The Khronos Group Releases Vulkan 1.2
Michael Alba posted on January 16, 2020 |
Latest release of Vulkan GPU API provides better performance and easier development.
(Image courtesy of the Khronos Group.)
(Image courtesy of the Khronos Group.)

Vulkan 1.2, the latest release of the Vulkan API for GPU acceleration, has been put forth by the Khronos Group. First released in 2016, Vulkan was designed to offer developers more explicit GPU control than alternatives like OpenGL, also developed by the Khronos Group. In Vulkan 1.2, that control goes even deeper with 23 extensions integrated into the core Vulkan API.

According to the Khronos Group, many of Vulkan 1.2’s new features were implemented at the behest of developers. The new timeline semaphores, for example, make synchronization much simpler to manage than in Vulkan 1.1. The new release also adds much deeper support for shaders written in Microsoft’s High Level Shader Language (HLSL). Another addition, dynamic descriptor indexing, allows developers to reuse descriptor layouts for multiple shaders. In aggregate, the Khronos Group claims the new features give Vulkan 1.2 better performance and higher visual quality while being easier for developers to use.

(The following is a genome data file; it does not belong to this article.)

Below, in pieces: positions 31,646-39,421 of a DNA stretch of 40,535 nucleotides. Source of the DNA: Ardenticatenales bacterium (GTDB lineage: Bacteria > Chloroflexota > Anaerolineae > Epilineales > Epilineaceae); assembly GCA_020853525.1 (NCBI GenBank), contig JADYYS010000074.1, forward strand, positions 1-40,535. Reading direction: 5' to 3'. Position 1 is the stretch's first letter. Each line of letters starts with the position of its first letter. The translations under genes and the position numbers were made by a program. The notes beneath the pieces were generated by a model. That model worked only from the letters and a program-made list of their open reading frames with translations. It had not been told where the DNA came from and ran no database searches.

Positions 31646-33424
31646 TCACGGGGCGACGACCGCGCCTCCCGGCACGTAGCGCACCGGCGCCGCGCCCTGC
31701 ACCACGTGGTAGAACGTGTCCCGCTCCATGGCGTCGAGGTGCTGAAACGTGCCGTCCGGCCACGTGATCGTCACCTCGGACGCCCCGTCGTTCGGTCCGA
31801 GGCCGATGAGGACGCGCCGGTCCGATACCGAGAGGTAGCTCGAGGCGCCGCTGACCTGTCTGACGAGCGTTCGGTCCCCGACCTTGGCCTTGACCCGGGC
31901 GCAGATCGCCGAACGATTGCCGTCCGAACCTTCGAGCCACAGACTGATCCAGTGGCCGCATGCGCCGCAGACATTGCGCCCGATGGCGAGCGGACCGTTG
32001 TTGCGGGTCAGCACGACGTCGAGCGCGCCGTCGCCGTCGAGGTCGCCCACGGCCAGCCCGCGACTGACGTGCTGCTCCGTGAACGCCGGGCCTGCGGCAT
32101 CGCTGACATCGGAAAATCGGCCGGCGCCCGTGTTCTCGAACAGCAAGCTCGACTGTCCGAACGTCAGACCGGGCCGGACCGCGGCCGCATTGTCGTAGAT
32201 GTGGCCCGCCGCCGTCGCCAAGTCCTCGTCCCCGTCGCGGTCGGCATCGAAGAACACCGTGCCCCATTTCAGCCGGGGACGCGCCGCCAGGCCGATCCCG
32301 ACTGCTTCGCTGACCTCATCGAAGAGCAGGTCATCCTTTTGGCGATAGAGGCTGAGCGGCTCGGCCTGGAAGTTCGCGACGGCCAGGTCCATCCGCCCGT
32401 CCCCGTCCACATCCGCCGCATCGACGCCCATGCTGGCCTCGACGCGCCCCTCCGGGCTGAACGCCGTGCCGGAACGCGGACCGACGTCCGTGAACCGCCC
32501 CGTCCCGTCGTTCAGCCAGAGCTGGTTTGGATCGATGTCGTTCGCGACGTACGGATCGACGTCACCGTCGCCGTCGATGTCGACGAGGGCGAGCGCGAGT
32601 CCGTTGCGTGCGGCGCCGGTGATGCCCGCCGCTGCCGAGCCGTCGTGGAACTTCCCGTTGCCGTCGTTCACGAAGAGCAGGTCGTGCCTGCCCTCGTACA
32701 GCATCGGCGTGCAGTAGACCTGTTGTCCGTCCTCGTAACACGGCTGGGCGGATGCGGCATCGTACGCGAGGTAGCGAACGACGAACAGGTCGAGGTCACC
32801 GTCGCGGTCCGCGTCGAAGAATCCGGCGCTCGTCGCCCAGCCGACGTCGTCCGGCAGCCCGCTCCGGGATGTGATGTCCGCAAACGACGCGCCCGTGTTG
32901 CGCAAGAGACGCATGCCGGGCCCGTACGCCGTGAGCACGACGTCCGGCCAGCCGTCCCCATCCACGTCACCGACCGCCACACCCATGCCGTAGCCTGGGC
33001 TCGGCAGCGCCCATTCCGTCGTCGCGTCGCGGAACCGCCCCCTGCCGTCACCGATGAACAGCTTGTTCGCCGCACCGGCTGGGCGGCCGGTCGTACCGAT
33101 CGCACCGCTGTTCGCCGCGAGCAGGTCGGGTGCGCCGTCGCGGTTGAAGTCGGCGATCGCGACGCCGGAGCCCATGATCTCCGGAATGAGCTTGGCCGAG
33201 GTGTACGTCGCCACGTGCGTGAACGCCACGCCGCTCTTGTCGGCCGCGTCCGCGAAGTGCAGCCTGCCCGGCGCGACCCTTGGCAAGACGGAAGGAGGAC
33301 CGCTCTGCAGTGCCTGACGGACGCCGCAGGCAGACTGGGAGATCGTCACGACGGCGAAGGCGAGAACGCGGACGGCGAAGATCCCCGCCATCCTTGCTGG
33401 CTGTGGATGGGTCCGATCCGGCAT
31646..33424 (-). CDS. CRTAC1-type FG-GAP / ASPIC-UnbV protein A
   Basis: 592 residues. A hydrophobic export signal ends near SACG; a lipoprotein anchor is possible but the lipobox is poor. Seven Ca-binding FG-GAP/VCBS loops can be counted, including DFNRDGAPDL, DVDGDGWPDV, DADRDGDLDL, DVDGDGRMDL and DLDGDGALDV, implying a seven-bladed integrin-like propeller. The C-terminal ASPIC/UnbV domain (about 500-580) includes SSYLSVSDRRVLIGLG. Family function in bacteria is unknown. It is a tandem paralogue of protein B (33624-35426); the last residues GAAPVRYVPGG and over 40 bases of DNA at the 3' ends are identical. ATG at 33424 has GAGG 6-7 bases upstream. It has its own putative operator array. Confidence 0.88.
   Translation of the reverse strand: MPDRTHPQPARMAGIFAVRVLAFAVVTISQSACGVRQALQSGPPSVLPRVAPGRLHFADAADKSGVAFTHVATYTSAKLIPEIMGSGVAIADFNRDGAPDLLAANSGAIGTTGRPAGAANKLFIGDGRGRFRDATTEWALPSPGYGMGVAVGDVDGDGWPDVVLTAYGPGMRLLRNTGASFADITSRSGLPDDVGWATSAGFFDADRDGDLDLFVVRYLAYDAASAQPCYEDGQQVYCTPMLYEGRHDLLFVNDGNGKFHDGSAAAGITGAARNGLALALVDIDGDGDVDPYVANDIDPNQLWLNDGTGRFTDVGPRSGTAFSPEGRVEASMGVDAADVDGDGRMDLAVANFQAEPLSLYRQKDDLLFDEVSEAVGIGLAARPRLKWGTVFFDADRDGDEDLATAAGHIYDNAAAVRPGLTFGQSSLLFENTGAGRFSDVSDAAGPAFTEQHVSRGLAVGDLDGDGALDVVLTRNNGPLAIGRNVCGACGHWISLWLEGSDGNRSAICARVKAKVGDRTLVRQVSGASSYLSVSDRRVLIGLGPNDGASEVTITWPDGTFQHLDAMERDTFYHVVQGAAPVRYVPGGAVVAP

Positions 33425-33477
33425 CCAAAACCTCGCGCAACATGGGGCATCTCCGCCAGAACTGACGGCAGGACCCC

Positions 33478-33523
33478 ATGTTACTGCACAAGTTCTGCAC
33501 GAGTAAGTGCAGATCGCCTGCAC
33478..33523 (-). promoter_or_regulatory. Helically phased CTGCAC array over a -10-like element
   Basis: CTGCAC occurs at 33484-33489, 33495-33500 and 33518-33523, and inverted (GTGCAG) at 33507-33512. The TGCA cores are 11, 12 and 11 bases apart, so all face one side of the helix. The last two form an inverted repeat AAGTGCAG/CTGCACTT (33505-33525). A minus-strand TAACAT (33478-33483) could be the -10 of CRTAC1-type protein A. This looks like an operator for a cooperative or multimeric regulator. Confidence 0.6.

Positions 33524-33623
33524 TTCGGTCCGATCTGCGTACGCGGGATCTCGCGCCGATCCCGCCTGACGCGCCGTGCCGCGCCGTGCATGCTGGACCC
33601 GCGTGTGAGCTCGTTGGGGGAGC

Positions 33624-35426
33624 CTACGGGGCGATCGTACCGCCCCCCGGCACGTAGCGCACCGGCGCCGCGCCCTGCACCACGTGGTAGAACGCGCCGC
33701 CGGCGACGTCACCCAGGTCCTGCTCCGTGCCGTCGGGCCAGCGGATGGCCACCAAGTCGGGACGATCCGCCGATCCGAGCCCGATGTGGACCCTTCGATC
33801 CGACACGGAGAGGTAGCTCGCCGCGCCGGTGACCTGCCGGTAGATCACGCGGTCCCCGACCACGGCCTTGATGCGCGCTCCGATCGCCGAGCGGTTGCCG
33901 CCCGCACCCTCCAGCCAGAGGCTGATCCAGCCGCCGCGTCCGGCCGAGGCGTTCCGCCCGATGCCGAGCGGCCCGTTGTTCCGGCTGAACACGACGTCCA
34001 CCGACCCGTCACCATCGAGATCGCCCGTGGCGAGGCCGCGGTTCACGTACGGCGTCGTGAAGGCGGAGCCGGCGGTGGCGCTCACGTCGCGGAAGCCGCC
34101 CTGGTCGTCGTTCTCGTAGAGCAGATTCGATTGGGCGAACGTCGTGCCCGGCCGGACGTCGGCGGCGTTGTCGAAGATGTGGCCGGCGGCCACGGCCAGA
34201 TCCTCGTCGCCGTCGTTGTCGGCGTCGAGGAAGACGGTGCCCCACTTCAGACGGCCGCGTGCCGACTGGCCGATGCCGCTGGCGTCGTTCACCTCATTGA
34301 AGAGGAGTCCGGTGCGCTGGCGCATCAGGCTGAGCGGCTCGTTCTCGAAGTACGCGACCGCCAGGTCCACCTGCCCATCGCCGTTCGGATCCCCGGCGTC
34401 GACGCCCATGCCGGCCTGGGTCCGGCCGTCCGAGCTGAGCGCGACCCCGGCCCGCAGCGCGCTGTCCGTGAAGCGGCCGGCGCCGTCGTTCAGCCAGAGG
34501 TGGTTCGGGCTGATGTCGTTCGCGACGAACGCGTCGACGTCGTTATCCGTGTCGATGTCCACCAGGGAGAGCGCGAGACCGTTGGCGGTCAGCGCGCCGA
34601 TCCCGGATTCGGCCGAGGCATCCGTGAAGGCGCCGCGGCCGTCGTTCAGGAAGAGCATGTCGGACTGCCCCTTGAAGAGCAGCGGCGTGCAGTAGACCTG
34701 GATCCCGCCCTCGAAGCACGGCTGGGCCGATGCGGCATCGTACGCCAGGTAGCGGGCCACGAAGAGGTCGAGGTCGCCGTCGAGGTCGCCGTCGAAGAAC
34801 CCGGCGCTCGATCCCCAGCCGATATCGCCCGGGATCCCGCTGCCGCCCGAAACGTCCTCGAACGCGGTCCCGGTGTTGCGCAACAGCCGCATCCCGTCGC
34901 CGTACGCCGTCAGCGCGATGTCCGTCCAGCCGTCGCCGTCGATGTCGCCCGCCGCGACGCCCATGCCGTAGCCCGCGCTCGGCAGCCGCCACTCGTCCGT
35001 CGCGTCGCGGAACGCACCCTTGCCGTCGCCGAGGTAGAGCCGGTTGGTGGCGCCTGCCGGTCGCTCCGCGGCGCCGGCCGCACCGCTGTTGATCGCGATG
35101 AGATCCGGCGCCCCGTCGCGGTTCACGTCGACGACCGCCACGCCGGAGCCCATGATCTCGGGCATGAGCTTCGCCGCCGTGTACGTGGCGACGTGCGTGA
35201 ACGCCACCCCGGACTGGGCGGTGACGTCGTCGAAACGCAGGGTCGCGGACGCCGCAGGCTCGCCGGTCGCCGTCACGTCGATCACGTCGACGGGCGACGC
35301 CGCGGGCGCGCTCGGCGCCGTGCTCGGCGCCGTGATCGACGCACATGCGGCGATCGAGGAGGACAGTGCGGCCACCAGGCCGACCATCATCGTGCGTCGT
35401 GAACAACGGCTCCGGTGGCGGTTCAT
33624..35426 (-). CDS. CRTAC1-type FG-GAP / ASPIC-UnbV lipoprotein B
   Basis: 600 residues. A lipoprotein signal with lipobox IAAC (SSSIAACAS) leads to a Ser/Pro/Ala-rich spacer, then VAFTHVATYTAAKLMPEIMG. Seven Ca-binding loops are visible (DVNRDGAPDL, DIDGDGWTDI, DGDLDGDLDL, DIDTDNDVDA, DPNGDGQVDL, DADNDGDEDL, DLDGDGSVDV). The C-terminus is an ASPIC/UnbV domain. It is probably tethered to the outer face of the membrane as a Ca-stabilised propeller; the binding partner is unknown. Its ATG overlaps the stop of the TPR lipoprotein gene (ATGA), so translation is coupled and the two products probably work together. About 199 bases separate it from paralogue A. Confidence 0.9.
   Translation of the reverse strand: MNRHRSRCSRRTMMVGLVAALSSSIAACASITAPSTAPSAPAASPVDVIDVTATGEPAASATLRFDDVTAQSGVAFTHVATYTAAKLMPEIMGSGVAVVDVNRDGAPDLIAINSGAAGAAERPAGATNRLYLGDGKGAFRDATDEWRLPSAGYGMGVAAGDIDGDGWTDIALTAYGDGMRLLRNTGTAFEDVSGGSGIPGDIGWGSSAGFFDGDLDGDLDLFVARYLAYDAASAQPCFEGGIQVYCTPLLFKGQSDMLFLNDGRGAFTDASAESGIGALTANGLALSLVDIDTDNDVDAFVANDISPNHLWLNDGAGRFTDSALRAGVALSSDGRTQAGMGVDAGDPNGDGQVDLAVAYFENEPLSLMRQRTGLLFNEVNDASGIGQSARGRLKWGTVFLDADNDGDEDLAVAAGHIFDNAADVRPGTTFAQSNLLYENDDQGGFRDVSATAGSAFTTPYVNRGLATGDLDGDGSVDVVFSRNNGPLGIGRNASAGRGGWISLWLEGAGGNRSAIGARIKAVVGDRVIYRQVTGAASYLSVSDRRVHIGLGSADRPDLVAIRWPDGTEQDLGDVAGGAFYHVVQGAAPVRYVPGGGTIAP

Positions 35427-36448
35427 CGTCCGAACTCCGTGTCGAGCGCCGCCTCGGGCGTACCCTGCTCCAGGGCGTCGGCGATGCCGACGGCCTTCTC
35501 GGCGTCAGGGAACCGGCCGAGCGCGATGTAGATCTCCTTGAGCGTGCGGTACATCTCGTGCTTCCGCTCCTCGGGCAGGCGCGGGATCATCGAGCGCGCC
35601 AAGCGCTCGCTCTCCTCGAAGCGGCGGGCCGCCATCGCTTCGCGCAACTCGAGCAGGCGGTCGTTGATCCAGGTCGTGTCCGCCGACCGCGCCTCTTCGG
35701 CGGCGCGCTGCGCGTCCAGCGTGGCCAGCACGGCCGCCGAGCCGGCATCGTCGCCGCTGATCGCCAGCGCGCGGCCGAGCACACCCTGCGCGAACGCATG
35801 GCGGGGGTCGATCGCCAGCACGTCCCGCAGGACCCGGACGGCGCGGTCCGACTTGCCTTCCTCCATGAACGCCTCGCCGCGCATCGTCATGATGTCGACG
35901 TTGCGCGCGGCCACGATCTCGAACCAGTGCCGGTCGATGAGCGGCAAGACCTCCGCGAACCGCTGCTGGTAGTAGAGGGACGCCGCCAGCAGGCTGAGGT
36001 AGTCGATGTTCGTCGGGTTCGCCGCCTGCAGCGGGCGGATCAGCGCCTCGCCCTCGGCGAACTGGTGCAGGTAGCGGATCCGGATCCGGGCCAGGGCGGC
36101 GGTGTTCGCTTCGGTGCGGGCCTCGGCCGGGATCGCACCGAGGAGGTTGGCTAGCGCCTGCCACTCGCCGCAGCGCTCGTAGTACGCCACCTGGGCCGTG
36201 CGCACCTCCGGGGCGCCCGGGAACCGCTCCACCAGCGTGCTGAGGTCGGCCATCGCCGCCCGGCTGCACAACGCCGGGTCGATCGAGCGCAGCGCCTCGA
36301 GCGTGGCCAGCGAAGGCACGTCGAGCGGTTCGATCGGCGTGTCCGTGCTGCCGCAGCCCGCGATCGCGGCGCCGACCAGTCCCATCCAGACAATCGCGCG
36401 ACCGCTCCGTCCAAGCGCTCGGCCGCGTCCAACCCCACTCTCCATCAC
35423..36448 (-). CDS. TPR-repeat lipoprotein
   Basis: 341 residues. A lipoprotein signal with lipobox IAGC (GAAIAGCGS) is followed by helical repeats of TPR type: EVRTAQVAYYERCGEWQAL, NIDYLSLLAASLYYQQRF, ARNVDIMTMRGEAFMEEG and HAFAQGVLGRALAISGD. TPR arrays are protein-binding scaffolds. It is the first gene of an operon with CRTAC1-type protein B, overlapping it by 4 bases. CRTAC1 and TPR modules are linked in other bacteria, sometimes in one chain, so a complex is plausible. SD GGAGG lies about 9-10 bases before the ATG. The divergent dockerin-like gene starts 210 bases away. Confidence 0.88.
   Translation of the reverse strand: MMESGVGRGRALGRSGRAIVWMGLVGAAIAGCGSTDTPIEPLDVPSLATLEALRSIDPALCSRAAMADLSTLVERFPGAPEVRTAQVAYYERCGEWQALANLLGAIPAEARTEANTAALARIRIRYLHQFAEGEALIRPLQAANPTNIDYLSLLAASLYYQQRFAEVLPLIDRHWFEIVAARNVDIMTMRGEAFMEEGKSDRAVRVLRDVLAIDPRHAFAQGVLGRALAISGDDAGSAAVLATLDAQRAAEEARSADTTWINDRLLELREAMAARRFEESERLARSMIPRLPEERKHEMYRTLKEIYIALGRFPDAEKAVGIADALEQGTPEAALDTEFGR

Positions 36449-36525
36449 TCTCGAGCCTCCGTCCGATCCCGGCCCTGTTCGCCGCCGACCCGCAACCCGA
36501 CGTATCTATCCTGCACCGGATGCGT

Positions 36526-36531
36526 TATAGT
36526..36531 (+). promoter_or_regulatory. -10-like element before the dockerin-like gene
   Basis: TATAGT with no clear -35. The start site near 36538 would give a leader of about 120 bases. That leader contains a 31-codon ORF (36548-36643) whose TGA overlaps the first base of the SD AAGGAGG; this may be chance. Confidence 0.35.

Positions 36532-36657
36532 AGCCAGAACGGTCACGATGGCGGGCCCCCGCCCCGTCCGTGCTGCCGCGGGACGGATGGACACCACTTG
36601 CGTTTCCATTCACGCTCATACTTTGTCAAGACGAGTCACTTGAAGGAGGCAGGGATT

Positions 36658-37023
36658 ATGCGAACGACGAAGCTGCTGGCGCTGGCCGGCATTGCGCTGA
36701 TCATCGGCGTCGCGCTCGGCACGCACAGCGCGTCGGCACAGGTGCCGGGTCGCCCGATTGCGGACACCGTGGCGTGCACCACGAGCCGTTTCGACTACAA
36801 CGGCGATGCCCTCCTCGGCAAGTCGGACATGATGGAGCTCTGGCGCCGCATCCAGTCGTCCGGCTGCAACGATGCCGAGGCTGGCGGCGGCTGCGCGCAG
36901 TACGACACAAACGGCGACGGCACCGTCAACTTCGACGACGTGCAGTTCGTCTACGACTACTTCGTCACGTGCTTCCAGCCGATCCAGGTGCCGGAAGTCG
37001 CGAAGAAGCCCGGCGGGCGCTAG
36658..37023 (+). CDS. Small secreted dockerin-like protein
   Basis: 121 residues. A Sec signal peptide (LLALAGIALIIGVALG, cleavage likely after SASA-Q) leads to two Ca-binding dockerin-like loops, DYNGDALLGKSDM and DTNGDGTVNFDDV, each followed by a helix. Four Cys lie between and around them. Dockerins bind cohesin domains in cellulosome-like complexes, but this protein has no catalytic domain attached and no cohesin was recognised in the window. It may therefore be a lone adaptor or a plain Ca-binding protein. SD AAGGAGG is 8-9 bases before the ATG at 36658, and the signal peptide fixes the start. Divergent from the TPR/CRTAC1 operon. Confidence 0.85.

Vulkan 1.2 adds timeline semaphores for easier synchronization. (Image courtesy of the Khronos Group.)
Vulkan 1.2 adds timeline semaphores for easier synchronization. (Image courtesy of the Khronos Group.)

“Vulkan 1.2 brings together nearly two dozen high-priority features developed over the past two years into one unified core Vulkan standard, setting a cutting-edge bar for functionality in the industry’s only open GPU API for cross-platform 3D and compute acceleration,” said Tom Olson, Vulkan working group chair.

All GPUs that supported previous versions of Vulkan are capable of supporting Vulkan 1.2. There are currently five GPU vendors whose products implement Vulkan 1.2: AMD, ARM, Imagination Technologies, Intel, and NVIDIA. The Khronos Group expects Vulkan 1.2 to be supported in many open-source compilers, tools and debuggers by the end of January 2020.

According to the Khronos Group, future plans to extend Vulkan include adding support for ray tracing rendering, video encode/decode, machine learning, and safety-critical applications.

For more information on Vulkan 1.2, check out the Vulkan specification.

Recommended For You